Senator Patricia Bates (R-Laguna Niguel) has announced her appointment to the Transportation and Infrastructure Development Committee to explore solutions to California’s infrastructure challenges. This committee is one of three convened for the Special Session on Transportation as called by Governor Brown earlier this month.
"California needs a 21st century road system for the 21st century, and I am honored to be part of the committee charged with making progress on that goal,” said Bates. “We all know that major upgrades are needed on our state’s roads, highways, and bridges and the Legislature has a responsibility to ensure that transportation dollars are actually used for transportation projects. That is what I fought for at the local level as a county supervisor and what I will fight for during the special session.”
Last week, Senate Republicans introduced two measures at the opening of the governor's special session on transportation infrastructure. SCA X1 1 (Huff, R-San Dimas), co-authored by Bates and 31 legislators, would constitutionally guarantee that the billions in transportation taxes paid annually by California drivers are used only for transportation purposes.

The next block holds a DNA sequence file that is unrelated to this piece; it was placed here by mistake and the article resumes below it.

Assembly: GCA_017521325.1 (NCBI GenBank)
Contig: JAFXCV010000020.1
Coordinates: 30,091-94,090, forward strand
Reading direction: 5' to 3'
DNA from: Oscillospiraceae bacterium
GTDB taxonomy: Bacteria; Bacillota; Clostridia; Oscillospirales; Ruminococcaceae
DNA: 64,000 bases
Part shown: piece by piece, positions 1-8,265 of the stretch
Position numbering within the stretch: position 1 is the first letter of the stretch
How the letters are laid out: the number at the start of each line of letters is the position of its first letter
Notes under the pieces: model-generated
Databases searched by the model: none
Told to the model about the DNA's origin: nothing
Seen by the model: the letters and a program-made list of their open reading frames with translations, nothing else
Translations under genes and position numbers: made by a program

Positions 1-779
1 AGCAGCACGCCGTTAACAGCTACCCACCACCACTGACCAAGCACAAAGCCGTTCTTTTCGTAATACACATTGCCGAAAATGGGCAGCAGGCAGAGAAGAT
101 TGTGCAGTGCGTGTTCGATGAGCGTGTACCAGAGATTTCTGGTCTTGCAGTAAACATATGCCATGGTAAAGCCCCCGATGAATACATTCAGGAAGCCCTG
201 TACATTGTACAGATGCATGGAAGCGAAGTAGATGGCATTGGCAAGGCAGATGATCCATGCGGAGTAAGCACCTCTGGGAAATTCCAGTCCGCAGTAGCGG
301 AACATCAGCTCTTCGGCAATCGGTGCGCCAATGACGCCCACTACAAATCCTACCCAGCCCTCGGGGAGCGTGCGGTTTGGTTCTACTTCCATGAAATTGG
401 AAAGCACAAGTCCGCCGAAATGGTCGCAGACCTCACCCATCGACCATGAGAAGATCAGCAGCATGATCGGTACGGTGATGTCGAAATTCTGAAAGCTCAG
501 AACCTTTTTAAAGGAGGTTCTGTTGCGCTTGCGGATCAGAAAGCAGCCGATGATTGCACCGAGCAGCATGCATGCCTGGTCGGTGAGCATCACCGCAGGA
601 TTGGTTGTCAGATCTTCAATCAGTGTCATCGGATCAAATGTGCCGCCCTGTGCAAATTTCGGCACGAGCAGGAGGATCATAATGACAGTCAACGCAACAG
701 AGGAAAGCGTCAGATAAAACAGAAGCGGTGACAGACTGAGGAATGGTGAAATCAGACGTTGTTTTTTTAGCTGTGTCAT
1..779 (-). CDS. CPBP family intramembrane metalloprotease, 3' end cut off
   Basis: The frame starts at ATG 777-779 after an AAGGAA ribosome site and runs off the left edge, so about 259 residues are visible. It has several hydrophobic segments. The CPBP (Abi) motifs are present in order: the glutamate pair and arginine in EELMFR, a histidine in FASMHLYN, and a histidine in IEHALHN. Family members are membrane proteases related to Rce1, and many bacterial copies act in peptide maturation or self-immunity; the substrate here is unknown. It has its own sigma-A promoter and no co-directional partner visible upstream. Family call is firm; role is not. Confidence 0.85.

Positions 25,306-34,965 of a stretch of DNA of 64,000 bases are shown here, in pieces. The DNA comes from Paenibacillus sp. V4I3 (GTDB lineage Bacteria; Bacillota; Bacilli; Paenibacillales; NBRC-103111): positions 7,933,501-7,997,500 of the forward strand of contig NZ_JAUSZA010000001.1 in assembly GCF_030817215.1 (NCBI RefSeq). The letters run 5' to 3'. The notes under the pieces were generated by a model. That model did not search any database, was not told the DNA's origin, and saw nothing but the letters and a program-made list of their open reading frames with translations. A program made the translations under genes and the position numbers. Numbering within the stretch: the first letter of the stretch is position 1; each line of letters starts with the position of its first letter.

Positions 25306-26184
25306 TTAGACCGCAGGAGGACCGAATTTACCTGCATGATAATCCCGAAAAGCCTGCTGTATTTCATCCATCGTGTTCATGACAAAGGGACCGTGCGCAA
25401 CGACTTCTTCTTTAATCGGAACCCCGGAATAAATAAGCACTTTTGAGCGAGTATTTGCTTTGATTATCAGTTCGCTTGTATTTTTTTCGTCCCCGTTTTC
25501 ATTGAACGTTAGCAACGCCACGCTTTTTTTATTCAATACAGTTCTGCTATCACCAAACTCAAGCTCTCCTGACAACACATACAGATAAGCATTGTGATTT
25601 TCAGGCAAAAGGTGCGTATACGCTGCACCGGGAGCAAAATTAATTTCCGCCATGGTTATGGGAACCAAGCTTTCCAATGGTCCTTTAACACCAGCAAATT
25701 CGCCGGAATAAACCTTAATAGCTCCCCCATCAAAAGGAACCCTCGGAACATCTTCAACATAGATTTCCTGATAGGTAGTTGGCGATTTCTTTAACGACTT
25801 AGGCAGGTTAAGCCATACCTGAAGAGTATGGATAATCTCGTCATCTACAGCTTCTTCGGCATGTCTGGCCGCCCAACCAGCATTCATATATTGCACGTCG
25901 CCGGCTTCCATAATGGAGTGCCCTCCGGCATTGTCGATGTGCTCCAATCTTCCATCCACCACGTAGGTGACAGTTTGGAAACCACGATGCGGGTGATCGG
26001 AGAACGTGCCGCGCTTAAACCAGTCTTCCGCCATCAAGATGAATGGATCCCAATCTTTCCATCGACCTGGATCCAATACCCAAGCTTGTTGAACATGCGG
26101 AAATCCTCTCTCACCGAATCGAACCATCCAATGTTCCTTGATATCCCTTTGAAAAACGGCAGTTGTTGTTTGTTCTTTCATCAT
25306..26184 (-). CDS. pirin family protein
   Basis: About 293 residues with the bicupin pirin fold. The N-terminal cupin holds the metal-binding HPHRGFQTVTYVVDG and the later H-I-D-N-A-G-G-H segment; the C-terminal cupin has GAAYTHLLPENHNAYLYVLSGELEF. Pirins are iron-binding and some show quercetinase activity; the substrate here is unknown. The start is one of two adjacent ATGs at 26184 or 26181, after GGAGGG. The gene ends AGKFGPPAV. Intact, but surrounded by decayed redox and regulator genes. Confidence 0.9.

Also introduced was SB X1 2 (Huff), and co-authored by Bates, which would dedicate cap-and-trade taxes derived from putting gasoline production under the cap to improving California's roads.
In the last five years, the state has raided over $5 billion in fees and other transportation taxes that were supposed to be used for road maintenance and instead used that money for other programs.
The Transportation and Infrastructure Development Committee will address legislation relating to the Department of Transportation and the Department of Motor Vehicles as well as bills relating to state highways, local streets, roads, and bridges, public transportation systems, transportation infrastructure, state and local revenue, bonds, and taxation.
Bates previously served on the Orange County Board of Supervisors and on the board of the Orange County Transportation Authority, which is the county’s primary transportation agency. She also supported the voter-approved Measure M, which helped transform Orange County into a vibrant economic region through transportation improvements. A key part of earning the voters’ support was ensuring that “promises made were promises kept” by telling voters the projects that were to be funded.